Going Old School: Is It Better to Use a Flip Phone?

These days you can't go on your phone or other smart device without receiving a news notification about cyber interference by a foreign government. Cybersecurity is everywhere, even your Facebook feed!

Riding public transport home after work, you watch your phone light up with posts from your liberal cousin and conservative uncle as they duke it out in the comments section under a news line post talking about the government's tactics on cybersecurity. If only they knew how entertaining their squabbling was to you!

It's easy not to take things like this seriously, especially if they don't readily affect your life, but guess what: cybersecurity affects everyone. How would you feel if you learned that after installing a buggy app your smart phone was hacked? But wait a minute, not just your smartphone, but all of your web-connected devices? If it's all on the same network, it's all free game for an enthusiastic cybercriminal.

According to the International Business Times, 16 million mobile devices were infected with malware in 2014 (current available data). Your mobile devices are low-hanging fruit and hackers are constantly on the lookout for easy pickings. If you allow your employees to use their own devices on your company's network, you are increasing your chances of a cyberattack. Do you have the cyberattack insurance you need to cover the costs of a data breach? After you compare quotes with CyberPolicy and nab a package to go along with your business insurance plan, implement safe network practices-here's how!

− Throw out your smart phone. Just kidding! Michael Holmes with Small Business Trends writes that the only way you can truly protect your smart device from corruption is to go back to using a no-fuss cell phone that is good for making phone calls-and nothing else. In today's world, not having a smart phone is dang near impossible. To protect your phone (and that of your employees') from vulnerabilities, set up a remote-access VPN.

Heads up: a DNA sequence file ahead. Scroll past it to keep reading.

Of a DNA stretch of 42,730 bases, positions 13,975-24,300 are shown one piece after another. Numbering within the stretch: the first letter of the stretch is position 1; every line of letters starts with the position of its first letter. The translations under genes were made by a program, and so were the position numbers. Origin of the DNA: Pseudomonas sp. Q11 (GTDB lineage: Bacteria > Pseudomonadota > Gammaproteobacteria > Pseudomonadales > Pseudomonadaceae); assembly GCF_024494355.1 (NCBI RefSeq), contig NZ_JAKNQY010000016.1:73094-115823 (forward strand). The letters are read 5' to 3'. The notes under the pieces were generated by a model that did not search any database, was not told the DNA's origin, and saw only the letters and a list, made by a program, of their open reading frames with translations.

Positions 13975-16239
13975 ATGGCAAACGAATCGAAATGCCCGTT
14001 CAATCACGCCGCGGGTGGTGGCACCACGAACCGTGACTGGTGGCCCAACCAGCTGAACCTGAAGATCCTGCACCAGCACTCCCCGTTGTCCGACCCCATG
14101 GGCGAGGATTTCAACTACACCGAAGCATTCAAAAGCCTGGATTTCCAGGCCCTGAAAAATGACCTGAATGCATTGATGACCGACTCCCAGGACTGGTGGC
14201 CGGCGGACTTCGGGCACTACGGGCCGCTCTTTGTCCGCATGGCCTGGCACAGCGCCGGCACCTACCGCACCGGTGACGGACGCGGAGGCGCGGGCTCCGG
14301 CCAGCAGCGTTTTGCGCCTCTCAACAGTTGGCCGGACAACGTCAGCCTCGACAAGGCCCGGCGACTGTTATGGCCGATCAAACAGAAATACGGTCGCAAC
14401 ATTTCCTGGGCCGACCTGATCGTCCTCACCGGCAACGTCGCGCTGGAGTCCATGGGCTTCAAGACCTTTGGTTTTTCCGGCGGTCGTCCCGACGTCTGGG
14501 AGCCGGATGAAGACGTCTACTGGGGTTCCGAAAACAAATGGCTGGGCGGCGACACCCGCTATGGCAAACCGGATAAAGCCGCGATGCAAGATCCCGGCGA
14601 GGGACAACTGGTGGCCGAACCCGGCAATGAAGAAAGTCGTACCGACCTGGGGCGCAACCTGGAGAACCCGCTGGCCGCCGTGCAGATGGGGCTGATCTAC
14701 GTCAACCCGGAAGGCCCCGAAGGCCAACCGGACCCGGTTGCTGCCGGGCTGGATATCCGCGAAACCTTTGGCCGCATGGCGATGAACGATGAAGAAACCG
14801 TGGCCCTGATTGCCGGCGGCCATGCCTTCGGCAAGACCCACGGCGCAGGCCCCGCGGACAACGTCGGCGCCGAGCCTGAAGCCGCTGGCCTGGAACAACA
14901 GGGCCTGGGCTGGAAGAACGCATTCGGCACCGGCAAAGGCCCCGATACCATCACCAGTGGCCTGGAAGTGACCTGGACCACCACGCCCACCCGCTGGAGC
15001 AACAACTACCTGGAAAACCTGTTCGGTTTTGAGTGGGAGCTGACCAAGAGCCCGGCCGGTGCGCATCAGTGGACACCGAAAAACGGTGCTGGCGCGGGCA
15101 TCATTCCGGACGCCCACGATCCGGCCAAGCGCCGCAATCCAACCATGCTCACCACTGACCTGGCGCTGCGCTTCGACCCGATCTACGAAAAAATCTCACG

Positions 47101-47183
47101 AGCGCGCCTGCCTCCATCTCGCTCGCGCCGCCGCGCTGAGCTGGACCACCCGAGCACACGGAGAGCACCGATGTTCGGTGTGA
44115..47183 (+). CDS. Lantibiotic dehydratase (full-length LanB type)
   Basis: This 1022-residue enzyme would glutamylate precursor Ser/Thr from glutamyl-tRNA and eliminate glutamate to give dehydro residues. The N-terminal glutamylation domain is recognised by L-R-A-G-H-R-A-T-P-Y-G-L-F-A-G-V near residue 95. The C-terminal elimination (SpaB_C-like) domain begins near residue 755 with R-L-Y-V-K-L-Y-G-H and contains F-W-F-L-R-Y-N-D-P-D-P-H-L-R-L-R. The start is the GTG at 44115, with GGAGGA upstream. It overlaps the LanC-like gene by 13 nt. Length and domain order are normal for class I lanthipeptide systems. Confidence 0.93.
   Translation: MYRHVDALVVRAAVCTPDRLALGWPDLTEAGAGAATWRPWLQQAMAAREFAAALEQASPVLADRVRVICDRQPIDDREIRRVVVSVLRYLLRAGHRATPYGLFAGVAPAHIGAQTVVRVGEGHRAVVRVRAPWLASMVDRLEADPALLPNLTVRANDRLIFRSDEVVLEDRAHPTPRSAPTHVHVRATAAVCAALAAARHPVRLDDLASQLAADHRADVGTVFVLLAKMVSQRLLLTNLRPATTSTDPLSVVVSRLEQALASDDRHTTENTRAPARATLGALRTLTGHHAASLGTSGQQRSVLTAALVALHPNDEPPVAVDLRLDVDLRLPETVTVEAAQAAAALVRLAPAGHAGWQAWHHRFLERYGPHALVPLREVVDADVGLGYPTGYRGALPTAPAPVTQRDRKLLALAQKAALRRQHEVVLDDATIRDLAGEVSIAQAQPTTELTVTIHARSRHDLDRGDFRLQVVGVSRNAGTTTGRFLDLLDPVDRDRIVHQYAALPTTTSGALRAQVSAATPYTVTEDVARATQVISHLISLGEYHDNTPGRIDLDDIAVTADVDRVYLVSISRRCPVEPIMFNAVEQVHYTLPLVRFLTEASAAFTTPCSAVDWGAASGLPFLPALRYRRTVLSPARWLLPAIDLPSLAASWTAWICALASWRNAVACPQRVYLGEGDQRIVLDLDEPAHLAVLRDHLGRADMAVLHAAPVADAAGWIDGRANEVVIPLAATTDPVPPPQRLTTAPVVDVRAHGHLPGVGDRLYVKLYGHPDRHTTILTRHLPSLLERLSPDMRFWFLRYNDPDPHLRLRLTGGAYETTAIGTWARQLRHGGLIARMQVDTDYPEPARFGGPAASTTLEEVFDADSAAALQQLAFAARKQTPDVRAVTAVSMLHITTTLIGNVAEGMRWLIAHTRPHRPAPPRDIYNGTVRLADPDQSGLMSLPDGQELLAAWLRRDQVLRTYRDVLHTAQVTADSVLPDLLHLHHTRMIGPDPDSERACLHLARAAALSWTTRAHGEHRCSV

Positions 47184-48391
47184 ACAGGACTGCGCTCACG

A remote-access VPN can only be used by people who have the credentials to access the network the VPN is set up with. The VPN acts as a plug into your network's servers. This means that you and your staff can log onto the company's network from home or the local coffee shop without worrying about a hacker finding their way into the system.

− Backup your data regularly. This really should go without saying, but in a survey sponsored by BackBlaze, of the 2,010 people they questioned, 39 percent they back up their data annually, with another 25 percent saying they had never backed up their data. If a hacker is able to get into your network they will steal your data or destroy it, but not before seeking a ransom for its release. If you've backed up your data, they won't have the leverage to force you to pay to get the data back.

− Don't download apps willy-nilly. Just because an app is available via the App Store or Google Play does not mean that it has been vetted for bugs. Don't download apps until you have verified how they were produced. Also, do not rely on the app's customer reviews for information. It's easy to falsify reviews.

Now that you know about a couple things to watch out for, it's time to make sure you're covered if a hacker is still somehow able to breach your network. Visit CyberPolicy to find your cyberattack insurance plan.

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